AP 6321 Inventory and Capitalization of District Fixed Assets - Administrative Procedures, Chapter 6 Business and Fiscal Affairs
- Reference: GASB Statement No. 34 and 35, California Education Code Section 35168
- Capital Assets
Capital assets are long-term assets of the District and include land, land improvements, construction-in-progress, buildings, and equipment
Land is defined as the cost of acquisition, preparation and development of property for building. Land is a non- depreciable asset.
Land improvement is defined as any improvement done to the land costing ≥ $50,000, and is capitalized and depreciated over its useful life.
Buildings are defined as the costs associated with the construction or acquisition of a structure. Buildings are depreciated over the useful life of the asset.
Building improvements are defined as any refurbishment costing ≥ $50,000 that extends the useful life or significantly changes the functionality of a building. The improvement cost must be depreciated over its useful life.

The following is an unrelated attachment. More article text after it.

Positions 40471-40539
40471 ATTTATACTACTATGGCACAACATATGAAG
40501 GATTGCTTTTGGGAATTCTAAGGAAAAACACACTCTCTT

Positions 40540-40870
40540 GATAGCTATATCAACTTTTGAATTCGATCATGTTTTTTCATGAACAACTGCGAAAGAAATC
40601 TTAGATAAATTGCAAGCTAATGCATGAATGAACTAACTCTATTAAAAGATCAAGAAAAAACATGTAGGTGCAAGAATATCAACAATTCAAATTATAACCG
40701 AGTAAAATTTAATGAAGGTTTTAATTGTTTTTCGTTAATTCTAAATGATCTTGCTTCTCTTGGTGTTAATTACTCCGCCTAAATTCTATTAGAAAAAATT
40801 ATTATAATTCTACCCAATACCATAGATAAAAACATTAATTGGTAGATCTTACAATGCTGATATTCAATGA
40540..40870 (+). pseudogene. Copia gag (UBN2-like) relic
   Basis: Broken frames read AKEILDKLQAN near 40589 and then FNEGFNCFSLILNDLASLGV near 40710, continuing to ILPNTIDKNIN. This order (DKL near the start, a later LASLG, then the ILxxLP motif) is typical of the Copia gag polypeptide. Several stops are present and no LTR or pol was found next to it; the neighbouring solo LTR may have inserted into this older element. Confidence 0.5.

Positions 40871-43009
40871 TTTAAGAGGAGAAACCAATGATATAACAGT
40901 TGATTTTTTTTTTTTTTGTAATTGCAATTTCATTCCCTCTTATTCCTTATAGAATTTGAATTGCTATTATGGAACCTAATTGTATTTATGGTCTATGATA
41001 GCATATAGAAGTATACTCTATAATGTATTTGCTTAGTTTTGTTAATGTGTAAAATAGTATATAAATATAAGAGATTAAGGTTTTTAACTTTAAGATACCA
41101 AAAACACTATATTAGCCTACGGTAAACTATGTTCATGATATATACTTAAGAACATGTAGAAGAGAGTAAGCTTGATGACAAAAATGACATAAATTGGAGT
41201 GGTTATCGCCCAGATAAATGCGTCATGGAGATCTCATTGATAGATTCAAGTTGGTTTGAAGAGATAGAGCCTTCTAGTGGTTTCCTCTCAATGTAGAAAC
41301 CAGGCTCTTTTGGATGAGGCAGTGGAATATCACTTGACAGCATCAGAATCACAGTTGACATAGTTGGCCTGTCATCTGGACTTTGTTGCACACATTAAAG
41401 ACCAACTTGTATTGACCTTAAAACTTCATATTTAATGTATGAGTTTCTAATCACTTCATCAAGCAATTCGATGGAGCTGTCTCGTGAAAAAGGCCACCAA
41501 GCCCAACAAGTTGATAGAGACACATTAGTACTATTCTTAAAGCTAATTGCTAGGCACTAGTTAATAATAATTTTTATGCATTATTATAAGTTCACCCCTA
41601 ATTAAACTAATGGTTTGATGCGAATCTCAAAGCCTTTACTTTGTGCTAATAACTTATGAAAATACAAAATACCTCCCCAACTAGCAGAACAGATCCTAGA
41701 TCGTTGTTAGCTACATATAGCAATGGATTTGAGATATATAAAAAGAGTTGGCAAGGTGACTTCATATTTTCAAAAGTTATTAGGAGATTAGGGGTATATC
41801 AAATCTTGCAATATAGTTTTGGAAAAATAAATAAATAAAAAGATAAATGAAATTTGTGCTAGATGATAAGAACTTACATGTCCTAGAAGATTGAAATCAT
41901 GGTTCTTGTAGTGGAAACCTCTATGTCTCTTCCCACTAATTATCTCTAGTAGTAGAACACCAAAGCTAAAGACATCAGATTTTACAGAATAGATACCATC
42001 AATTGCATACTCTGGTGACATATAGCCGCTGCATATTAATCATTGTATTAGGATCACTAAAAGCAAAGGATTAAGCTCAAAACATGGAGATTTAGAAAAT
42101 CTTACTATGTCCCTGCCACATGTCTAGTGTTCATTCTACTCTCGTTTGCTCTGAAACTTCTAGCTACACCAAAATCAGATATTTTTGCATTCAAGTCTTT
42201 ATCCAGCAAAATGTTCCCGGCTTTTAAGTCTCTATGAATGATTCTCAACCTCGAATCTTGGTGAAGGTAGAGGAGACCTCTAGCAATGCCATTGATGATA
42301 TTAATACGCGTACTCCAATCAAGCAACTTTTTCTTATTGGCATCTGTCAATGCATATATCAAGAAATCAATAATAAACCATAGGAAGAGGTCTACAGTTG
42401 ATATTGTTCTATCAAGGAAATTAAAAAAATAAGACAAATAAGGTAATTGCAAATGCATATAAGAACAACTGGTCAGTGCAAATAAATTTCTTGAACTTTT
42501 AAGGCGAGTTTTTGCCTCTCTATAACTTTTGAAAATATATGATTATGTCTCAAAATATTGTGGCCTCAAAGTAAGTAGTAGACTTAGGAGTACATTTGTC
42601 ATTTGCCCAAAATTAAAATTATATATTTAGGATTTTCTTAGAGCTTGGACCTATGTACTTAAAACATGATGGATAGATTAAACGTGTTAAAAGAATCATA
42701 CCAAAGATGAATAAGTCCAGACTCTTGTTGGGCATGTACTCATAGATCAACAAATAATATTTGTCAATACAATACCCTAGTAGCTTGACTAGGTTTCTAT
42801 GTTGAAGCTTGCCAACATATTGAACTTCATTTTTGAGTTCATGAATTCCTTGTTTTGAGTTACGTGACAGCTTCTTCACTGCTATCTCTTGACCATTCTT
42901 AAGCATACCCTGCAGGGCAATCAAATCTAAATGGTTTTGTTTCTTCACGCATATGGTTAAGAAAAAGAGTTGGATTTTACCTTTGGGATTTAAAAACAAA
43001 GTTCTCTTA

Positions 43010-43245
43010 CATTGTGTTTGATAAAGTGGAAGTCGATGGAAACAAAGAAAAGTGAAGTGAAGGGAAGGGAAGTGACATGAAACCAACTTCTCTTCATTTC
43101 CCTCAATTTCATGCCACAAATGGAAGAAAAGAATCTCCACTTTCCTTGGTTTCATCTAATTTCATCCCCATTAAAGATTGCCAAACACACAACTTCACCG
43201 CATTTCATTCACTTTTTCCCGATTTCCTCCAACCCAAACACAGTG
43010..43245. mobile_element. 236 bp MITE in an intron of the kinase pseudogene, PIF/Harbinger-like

Equipment is defined as tangible, non-expendable personal property that has a useful life of more than one year and an acquisition cost of $500 or more per unit.
Inventory Tracking, Depreciation, and Capitalization
AP 6321 sets a threshold of $500 per unit cost for inventory tracking and a threshold of $5,000 per unit cost for the depreciation of capital equipment. Therefore, equipment with an acquisition cost of $500 to $4,999 per unit is tagged and included in the District’s asset inventory, but not capitalized and depreciated. However, equipment with an initial cost of $5,000 or more per unit is not only tagged and included in the District’s asset inventory, but is capitalized and depreciated over the useful life of the asset. Group purchases with individual items < $5,000, but together ≥ $5,000 in a group, is capitalized only if the effect of applying the $5,000 threshold to individual items in the group would eliminate a significant portion of those capital assets. Repairs of equipment/furniture/fixture are capitalizable if they extend the useful life of a piece of equipment or significantly change functionality, and meet the $5,000 threshold requirement.Adopted: June 2017